Where Alexander has pushed herself most recently is onto the U.S. National Team and her first senior international team this past summer at World University Games.
She said it has been a dream to be on the National Team her whole swimming career, and to finally be a part of such a “great team” is hard for her to put into words – but the experience has been humbling and she’s honored to be chosen.
As far as WUGs are concerned, she said she had a great time in Taiwan and earned her first international medal – a bronze in the 200 backstroke.
All in all, it was a great learning experience that she knows she’ll carry with her forward into this year’s collegiate swim season – her final season – as well as future national and international competitions.
“I compare swimming for Team USA a lot to swimming for a collegiate team, where your own personal time doesn’t really matter, but where you place and how you impact your team matters a lot,” she said.
“I learned that fun swimming is fast swimming and to enjoy and take in every second of your experiences. I met so many awesome people, coaches and swimmers, and I hope to learn even more from them in the future.”
Alexander said she attributes her burgeoning success in the pool to the experiences and competitions she’s had over the past couple of seasons, essentially starting with last summer’s Olympic Trials.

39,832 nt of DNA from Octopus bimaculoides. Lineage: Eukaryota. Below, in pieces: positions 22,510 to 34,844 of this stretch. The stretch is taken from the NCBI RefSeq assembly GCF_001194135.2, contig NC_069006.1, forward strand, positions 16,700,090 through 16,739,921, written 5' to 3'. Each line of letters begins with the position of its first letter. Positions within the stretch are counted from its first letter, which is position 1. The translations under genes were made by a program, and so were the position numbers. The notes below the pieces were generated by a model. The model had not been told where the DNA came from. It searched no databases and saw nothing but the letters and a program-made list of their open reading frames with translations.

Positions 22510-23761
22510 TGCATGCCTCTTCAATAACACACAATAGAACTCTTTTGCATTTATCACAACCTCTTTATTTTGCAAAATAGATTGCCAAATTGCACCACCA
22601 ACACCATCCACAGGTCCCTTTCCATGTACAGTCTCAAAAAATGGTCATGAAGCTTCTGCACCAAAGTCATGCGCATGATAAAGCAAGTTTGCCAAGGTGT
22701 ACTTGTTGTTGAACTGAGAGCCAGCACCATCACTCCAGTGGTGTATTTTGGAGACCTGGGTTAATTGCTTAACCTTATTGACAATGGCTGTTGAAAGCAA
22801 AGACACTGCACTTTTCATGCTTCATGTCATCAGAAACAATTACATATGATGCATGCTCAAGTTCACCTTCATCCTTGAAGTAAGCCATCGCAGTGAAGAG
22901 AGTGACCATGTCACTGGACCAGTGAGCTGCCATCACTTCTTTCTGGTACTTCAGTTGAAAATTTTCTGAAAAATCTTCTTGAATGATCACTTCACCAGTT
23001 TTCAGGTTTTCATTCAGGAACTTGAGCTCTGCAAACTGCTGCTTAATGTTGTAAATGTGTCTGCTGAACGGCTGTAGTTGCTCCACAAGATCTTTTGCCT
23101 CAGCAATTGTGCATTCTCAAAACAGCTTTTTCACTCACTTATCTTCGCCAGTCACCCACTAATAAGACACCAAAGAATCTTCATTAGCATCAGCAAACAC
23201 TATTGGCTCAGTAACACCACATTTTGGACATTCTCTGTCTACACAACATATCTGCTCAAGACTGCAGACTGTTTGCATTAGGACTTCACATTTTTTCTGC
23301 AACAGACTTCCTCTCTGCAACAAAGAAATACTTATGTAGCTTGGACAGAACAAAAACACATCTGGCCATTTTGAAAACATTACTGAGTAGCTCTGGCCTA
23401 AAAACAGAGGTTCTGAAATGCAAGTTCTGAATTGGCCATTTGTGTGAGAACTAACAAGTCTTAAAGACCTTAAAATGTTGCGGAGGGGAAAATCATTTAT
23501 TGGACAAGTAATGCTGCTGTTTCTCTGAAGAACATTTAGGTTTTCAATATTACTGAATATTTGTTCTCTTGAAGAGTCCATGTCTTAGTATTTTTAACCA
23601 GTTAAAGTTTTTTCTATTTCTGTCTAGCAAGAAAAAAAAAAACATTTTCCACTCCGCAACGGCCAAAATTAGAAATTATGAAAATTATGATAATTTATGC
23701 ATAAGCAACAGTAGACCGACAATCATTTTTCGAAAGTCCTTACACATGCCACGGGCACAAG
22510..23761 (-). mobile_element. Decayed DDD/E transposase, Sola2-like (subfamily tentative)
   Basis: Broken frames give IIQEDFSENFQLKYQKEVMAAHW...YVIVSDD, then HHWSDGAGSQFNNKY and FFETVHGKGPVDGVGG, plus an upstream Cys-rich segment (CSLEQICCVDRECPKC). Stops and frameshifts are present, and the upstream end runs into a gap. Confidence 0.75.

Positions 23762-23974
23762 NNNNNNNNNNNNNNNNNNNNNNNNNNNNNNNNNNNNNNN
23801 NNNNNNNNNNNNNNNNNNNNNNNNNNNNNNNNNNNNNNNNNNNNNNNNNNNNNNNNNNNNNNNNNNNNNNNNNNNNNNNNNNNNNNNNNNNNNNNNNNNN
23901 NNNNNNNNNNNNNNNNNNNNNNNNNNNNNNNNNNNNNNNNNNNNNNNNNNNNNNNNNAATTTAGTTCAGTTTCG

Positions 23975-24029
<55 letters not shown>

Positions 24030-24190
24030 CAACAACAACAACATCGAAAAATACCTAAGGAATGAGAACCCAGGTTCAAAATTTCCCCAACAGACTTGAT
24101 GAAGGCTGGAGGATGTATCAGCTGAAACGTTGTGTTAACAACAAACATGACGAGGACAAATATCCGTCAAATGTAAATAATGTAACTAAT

She said each time she takes the water she gains more confidence, and the cumulative impact of these meets – and knowing she can compete with the world’s best -- is helping her get closer and closer to her ultimate goal in 2020.
“Knowing that I can compete with some of the best in the world really set me up well mentally for my last collegiate season,” said Alexander, who finished 8th in the 200 back at Trials but improved to fourth-place in the event at 2017 Phillips 66 USA Swimming National Championships. She also finished 7th in the 100 back.
“Motivation to swim fast has always come pretty naturally to me. I consider myself a very intrinsically motivated person. I love racing and I always strive to be the hardest worker in and out of the pool so I know with confidence that I had done everything in my power at the end of the season. Knowing that you have done everything you can to prepare for a race is key.”
Having finished her bachelor’s degree earlier this spring and now working toward her masters’ degree in sports leadership, Alexander said she’s looking forward to her post-swimming career in coaching, preferably for a collegiate program.
But for now, she’s focused on making sure she’s in the best possible position to contend for a spot on the next U.S. Olympic team.
“My future ambition outside of my own swimming career is to be a head coach,” she said. “I think being a swimmer for a division one school, under a head coach like Lars (Jorgensen), I have a pretty good opportunity to learn and get into the collegiate swimming world.”